by Ralph Calabria
Executive Editor DMC
Okay, I admit it. I am a little torqued about this topic, as the title shows. The idea that belief solves everything immobilizes too many Christians and lulls them into a false sense of security. If my tone sounds harsh, it’s because soft words won’t wake those enjoying the sleep of this comforting dogma. Sometimes only a cannon will do.
In his Sermon on the Mount, Jesus doesn’t pull any punches. Among other tall tasks, he tells us we must “be ye therefore perfect.” Jesus would not have given us this command if he didn’t think we are all capable of achieving it and that, furthermore, it is each soul’s destiny to achieve it.
In my previous blog I discussed what happens when we succeed in fulfilling this directive. “Him that overcometh will I make a pillar in the temple of my God, and he shall go no more out”(Revelation 3:12). In other words, after many lives, the soul no longer has to recycle back to earth. It goes “no more out” into the physical realm. Harsh lessons that can only be learned in the physical realm conquered, the soul lives on in the spiritual realms, the “temple of my God,” where it continues its evolution with subtler, more advanced lessons.
Contrast this view with the standard Christian paradigm. Protestants assert that you must be saved, using this verse as the basis: “Believe on the Lord Jesus Christ, and thou shalt be saved.” (Acts 16:31). All one has to do is believe. Catholics say salvation is through the Church. All one has to do is attend Mass and take the sacraments.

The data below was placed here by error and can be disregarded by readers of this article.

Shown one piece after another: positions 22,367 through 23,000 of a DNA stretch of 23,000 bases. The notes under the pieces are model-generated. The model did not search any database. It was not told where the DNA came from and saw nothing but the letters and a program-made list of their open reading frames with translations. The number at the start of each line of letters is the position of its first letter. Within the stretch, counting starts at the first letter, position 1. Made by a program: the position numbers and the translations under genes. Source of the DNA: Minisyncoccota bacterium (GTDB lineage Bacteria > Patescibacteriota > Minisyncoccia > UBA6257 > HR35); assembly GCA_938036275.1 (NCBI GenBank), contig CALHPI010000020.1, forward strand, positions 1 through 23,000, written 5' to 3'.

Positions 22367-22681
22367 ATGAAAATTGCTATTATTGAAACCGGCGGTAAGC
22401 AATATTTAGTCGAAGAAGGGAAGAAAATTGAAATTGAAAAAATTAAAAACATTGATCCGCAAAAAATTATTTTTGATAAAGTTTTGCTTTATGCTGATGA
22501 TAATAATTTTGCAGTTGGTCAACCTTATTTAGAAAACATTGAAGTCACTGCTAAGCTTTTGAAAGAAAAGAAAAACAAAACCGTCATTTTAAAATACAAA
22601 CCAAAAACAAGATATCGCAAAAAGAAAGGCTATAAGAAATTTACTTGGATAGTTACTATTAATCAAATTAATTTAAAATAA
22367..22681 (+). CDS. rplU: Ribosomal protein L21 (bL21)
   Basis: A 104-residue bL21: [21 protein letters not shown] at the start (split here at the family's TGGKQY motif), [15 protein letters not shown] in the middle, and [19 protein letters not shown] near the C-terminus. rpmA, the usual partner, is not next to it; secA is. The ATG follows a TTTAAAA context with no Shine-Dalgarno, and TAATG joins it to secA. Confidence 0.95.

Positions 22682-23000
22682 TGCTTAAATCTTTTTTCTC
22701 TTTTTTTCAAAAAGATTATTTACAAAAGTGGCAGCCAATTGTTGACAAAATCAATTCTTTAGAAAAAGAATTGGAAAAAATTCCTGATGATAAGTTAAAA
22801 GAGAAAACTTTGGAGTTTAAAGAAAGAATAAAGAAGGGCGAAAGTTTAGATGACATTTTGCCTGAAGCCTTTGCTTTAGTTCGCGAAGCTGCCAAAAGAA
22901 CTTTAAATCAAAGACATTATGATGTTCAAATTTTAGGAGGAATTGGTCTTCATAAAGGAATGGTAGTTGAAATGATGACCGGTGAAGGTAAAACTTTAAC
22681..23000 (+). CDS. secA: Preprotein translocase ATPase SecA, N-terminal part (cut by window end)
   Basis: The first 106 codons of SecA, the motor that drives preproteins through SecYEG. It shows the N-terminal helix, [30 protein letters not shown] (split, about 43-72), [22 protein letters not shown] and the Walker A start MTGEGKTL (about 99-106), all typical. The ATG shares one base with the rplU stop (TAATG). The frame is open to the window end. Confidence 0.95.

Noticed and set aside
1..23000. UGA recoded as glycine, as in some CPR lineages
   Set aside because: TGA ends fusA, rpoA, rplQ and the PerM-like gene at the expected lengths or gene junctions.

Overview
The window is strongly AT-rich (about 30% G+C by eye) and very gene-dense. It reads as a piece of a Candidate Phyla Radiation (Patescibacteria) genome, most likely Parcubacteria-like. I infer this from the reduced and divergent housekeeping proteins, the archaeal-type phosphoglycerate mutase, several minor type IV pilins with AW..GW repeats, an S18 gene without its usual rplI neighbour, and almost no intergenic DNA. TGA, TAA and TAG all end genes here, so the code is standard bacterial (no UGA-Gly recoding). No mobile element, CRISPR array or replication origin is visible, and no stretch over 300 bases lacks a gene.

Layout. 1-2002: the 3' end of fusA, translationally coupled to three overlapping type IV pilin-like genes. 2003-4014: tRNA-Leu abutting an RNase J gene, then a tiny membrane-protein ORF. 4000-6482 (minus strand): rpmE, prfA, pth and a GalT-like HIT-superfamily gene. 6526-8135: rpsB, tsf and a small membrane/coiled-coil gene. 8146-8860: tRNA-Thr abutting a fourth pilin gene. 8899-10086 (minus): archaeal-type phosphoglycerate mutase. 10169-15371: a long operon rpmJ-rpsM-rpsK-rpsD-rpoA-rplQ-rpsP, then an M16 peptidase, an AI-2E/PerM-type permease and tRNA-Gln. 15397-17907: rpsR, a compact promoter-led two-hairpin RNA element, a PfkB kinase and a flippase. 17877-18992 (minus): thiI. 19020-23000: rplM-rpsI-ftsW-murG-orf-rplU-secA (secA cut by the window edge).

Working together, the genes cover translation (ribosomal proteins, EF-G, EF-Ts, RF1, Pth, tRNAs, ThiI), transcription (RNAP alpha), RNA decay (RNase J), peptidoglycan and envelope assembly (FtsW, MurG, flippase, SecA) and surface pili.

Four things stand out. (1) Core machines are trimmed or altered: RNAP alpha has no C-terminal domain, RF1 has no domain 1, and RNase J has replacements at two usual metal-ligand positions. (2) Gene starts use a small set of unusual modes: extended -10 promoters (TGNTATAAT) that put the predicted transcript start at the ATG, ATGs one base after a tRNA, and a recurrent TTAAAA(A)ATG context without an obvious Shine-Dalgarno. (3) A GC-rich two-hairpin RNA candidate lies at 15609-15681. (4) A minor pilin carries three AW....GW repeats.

Both groups say it’s a case of either eternal reward after one lifetime—heaven, or eternal punishment after one lifetime – hell. (Catholics do prevaricate a little with their concept of purgatory.) Neither advocate the need for perfection, and neither give any indication of growth or change in the afterlife. After one lifetime of minimal effort, one is done changing for eternity?
How could this be, when we see evidence all around us that change is the only constant in the Universe!
I will admit something else. I, too, have been guilty of belief with no action. For months I told my wife I would fix the cabinet door. I believed I could fix it. Finally I bought the hardware. For three weeks I still believed I could fix it, but still didn’t do it. Belief didn’t comfort my wife; she was still annoyed, just as I feel the Divine is with us.
Finally I TOOK ACTION. The cabinet door is now fixed and my wife said, “Oh, very good!”
As I wrote in my last blog, “perfection in one lifetime is not a fair or reasonable expectation. Jesus knew we could not complete this colossal spiritual assignment in one lifetime, so we are given many opportunities to achieve perfection through the process of reincarnation.”
The need for action (inner and outer) is a major paradigm shift for Christians who are frozen in just believing. Inner action is prayer and meditation. Outer action is service to others. Without action, you will sit in a kind of religious stasis, making very little progress over the course of one lifetime in understanding who you are and why you are here. Very little progress over one lifetime probably leads to recycling into another lifetime to continue your spiritual growth.
We must work hard to carry out Jesus’ expectations of us. To say, “I believe” but do little else is sheer laziness. Jesus is very willing to help but he won’t do everything. That would amount to insulting the innate divinity that lives within each of us. St. Paul advises, “work out your own salvation with fear and trembling.” (Philippians 2:12). Even with your fear, you must do your part! Just as I feared my wife, if I didn’t fix the cabinet door!
Is Jesus unreasonable? Is he the only divine messenger who expect disciples to make a supreme effort? No, Jesus is in agreement with other messengers. For example, the Buddha’s last words (543BC) were: “Behold, O monks, this is my last advice to you. All component things in the world are changeable. They are not lasting. Work hard to gain your own salvation.”
From today onwards, aspire to meet Jesus’ high expectation. It’s never too early or late to act. No spiritual effort is ever wasted! Indeed, your spiritual development is all you take with you when you leave this world.